130th Ohio General Assembly
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H. B. No. 315  As Introduced
As Introduced

128th General Assembly
Regular Session
2009-2010
H. B. No. 315


Representatives Morgan, Martin 

Cosponsors: Representatives Adams, J., Adams, R., Boose, Combs, Derickson, Evans, Hall, Hite, Huffman, Jordan, Mandel, Mecklenborg, Ruhl, Uecker, Wachtmann 



A BILL
To enact section 2923.26 of the Revised Code to provide that ammunition, firearms, and firearm accessories that are manufactured and remain in Ohio are not subject to federal laws and regulations derived under Congress' authority to regulate interstate commerce and to require the words "Made in Ohio" be stamped on a central metallic part of any firearm manufactured and sold in Ohio.

BE IT ENACTED BY THE GENERAL ASSEMBLY OF THE STATE OF OHIO:
Section 1. That section 2923.26 of the Revised Code be enacted to read as follows:
Sec. 2923.26.  (A) As used in this section:
(1) "Firearm" has the same meaning as in section 2923.11 of the Revised Code.
(2) "Firearm accessories" means items that are used in conjunction with or mounted upon a firearm but are not essential to the basic function of the firearm, including, but not limited to, telescopic or laser sights, magazines, flash or sound suppressors, folding or aftermarket stocks and grips, speedloaders, ammunition carriers, and lights for target illumination.
(3) "Generic or insignificant parts" includes, but is not limited to, springs, screws, nuts, and pins.
(4) "Manufactured" means created for functional usefulness from basic materials through forging, casting, machining, or other processes for working materials.
(B)(1) The general assembly declares that a personal firearm, firearm accessory, or ammunition that is manufactured commercially or privately in this state and that remains within this state is not subject to federal laws, rules, or regulations governing interstate commerce, including, but not limited to, federal laws, rules, and regulations governing the registration of firearms, firearm accessories, or ammunition. The general assembly declares that ammunition, firearms, and firearm accessories that are manufactured commercially or privately in this state and that remain within this state have not travelled in interstate commerce. Except as provided in division (C) of this section, this section applies to ammunition, firearms, and firearm accessories that are manufactured in this state from basic materials and that can be manufactured without the inclusion of any significant parts imported from another state.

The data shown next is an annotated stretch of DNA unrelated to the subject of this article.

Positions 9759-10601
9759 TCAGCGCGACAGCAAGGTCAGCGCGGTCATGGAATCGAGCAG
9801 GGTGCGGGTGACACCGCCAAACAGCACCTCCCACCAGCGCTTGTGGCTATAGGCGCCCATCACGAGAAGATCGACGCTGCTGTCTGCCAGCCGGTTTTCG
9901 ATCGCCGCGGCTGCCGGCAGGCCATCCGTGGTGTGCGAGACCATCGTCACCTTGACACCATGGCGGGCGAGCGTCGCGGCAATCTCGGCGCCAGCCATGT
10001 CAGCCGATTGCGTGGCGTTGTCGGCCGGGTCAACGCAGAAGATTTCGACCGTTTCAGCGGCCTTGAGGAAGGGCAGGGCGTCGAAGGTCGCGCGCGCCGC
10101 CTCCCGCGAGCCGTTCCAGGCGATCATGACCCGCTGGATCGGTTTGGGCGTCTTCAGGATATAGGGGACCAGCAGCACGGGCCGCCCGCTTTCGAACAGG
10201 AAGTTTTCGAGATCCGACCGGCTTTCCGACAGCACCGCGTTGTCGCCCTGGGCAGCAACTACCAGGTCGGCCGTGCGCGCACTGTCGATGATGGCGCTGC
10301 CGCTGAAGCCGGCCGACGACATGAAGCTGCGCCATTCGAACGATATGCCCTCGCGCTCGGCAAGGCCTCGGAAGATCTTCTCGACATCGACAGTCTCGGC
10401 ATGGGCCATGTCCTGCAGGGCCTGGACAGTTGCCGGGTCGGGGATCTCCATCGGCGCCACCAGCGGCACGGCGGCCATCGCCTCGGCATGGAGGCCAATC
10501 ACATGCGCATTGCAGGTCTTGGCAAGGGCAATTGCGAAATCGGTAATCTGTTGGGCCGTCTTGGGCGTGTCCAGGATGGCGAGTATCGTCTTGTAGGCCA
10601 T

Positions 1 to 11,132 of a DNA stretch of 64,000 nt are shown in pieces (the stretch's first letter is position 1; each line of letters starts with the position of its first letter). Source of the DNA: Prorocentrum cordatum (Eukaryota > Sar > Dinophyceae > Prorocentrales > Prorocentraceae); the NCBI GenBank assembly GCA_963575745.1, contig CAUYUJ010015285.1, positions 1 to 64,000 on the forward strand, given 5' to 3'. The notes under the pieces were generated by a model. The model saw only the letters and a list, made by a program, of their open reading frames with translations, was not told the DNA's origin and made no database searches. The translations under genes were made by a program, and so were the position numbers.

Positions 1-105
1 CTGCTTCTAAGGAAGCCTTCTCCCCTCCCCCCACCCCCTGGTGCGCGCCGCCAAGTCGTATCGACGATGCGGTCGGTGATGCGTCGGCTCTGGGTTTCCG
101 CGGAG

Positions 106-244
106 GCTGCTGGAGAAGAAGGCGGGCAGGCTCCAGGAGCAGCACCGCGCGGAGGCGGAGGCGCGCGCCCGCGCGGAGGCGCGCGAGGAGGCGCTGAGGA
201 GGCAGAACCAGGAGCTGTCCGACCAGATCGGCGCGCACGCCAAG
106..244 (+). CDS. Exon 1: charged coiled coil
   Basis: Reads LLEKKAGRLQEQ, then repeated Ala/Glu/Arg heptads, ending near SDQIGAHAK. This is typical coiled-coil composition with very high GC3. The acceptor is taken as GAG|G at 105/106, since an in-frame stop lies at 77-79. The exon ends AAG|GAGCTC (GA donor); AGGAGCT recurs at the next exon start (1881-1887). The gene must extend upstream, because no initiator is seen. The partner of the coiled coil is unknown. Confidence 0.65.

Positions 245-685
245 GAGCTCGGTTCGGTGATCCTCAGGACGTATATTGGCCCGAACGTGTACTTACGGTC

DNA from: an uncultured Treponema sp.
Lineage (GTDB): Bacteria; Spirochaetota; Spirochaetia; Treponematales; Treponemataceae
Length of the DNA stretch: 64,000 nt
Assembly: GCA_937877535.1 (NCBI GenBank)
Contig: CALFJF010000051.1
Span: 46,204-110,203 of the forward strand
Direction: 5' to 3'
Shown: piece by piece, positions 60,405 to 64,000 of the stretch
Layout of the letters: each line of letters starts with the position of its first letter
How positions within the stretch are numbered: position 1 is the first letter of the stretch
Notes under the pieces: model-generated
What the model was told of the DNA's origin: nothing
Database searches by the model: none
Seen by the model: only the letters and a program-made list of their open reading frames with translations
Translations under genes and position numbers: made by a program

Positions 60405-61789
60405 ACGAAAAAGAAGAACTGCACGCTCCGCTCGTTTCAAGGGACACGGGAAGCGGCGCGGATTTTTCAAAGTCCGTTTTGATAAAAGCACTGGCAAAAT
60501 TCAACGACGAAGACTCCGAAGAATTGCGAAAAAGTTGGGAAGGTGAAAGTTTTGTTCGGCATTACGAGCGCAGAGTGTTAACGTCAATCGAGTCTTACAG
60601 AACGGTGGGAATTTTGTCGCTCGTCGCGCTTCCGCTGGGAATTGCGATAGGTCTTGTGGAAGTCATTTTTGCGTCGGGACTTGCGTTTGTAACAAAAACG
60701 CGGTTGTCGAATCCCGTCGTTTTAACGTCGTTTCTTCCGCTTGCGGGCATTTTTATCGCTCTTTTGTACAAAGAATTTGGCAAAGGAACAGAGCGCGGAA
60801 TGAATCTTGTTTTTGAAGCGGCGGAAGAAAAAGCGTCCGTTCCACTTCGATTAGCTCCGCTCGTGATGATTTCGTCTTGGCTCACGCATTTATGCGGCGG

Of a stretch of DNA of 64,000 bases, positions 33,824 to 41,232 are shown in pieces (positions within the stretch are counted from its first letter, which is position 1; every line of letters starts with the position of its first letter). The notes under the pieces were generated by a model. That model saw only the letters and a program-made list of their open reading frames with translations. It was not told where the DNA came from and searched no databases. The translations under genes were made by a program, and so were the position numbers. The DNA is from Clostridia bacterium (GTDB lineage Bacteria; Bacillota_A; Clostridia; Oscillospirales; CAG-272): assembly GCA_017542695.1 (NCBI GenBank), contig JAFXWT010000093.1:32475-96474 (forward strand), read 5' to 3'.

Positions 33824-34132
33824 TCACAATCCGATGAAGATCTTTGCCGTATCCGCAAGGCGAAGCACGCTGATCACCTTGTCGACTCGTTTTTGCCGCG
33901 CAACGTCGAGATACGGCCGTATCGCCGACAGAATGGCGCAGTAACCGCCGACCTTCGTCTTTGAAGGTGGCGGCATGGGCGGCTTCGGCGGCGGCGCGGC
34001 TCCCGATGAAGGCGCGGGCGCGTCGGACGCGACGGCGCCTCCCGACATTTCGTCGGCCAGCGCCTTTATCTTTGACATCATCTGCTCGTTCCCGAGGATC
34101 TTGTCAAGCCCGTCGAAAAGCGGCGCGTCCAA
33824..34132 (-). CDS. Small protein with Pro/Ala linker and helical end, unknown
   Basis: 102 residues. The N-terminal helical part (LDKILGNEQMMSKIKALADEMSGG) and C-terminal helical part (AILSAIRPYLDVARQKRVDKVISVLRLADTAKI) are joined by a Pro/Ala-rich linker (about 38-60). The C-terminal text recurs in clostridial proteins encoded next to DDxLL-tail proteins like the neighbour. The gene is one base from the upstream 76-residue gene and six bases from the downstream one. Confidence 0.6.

(2) The general assembly declares that generic and insignificant parts that have other manufacturing or consumer product applications are not firearms, firearm accessories, or ammunition and that the importation of generic and insignificant parts into this state and their incorporation into a firearm, firearm accessory, or ammunition manufactured in this state does not subject the firearm, firearm accessory, or ammunition to federal regulation. The general assembly declares that basic materials, including, but not limited to, unmachined steel and unshaped wood, are not firearms, firearm accessories, or ammunition and are not subject to the authority of the congress of the United States to regulate firearms, firearms accessories, and ammunition. The authority of the congress of the United States to regulate interstate commerce in basic materials does not include the authority to regulate firearms, firearms accessories, and ammunition made in this state from basic materials. The general assembly declares that firearm accessories that are imported into this state from another state and that are subject to federal laws, rules, and regulations as items in interstate commerce do not subject a firearm to federal laws, rules, and regulations under interstate commerce because the firearm accessory is attached to or used in conjunction with a firearm in this state.